I hadn’t checked in with Adbusters in while, and when I did, saw this article on happiness, aka the modern blues:
I don’t get it. I was the first kid on my block to have a Nintendo. I got a car on my 16th birthday. I didn’t have to work a single day in college (unless you count selling homemade bongs at Phish concerts). My grandfather grew up with nothing. He had to drop out of high school during the Depression to help his family get by, earning money shining the shoes of drunks at a local saloon. Why is my generation, one of relative privilege and wealth, experiencing higher rates of depression than any previous generation?
I turned to French philosopher Jean Baudrillard for some illumination on this conundrum. It seems that in the 19th century, for the first time in history, humans began to require observable proof of happiness. According to Baudrillard, happiness became something that had to be measurable in terms of material gain, something that would be evident to the eye. But I’m surrounded by stuff and yet I’m still glum. At my age, my grandfather had fewer possessions and more happiness. So what do you make of that, Mr. Baudrillard?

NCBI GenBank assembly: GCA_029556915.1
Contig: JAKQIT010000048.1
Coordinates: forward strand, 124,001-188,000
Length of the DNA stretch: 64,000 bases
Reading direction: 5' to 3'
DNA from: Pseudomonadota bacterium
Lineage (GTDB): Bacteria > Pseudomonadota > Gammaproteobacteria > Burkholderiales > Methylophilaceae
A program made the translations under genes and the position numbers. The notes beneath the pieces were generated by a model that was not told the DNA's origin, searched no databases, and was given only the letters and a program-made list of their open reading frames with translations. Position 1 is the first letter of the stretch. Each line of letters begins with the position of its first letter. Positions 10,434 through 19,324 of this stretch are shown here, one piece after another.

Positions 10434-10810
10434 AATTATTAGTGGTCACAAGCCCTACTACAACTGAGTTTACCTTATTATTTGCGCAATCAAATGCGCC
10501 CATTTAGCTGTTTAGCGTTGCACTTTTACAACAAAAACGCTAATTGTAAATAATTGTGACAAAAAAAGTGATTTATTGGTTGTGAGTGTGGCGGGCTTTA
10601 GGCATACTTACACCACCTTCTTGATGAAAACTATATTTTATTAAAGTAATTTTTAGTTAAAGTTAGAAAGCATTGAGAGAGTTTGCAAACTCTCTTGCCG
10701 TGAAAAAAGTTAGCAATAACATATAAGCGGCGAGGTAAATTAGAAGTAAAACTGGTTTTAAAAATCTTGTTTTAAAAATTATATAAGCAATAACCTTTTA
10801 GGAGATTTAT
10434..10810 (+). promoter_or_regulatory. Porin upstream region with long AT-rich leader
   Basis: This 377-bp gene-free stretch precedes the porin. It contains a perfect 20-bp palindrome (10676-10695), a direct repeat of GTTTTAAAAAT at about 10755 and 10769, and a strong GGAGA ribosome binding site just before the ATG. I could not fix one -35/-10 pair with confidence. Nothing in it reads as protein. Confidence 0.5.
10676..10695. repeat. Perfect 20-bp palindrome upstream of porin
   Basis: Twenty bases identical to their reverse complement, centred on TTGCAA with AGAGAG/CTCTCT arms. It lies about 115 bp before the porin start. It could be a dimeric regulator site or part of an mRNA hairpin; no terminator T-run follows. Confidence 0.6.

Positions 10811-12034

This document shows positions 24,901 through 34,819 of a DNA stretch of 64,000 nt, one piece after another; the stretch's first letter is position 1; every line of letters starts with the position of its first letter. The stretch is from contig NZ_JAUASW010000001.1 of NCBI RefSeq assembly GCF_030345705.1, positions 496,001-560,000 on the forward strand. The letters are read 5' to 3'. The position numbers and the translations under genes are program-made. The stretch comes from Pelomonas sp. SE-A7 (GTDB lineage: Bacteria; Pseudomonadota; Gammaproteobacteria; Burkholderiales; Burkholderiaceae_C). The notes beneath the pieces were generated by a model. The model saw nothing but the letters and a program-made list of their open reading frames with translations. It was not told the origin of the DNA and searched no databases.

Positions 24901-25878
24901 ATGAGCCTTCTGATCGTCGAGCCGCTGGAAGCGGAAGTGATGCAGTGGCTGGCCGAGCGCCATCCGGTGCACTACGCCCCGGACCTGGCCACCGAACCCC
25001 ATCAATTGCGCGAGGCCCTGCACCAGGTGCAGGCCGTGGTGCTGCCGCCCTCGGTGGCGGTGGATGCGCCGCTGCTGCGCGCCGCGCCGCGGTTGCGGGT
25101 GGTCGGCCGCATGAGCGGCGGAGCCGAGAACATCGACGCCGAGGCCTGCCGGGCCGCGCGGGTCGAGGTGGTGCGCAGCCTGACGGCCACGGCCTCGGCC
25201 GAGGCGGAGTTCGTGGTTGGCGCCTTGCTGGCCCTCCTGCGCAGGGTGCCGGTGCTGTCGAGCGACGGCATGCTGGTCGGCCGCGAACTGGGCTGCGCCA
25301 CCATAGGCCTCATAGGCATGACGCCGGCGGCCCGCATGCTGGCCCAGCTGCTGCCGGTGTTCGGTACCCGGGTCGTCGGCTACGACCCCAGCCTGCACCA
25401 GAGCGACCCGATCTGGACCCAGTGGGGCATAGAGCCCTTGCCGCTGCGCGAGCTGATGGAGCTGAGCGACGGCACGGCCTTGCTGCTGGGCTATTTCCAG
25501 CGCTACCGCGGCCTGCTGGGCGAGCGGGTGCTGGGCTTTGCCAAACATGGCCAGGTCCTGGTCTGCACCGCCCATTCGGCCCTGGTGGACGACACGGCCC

Nothing shocking here, especially right here. And the I-never-had-to-work-for-anything glumness is a bit self-indulgent. But the point about Baudrillard becoming somewhat passé is a good sign, I think. As this incomplete notion regarding material happiness increasingly slips into the common experience, people moving beyond it becomes more the norm. We’re at a strange stage in this evolution, that will be much clearer to look back on than it is to experience first-hand and make sense of. But corners are being turned, and this isn’t to sound overly hopeful or optimistic – it’s just a consequence of overconsumption. Even our tendency to want/have/own/possess lurches back toward balance. Thank your animal nature for rejecting your bourgeois tendencies.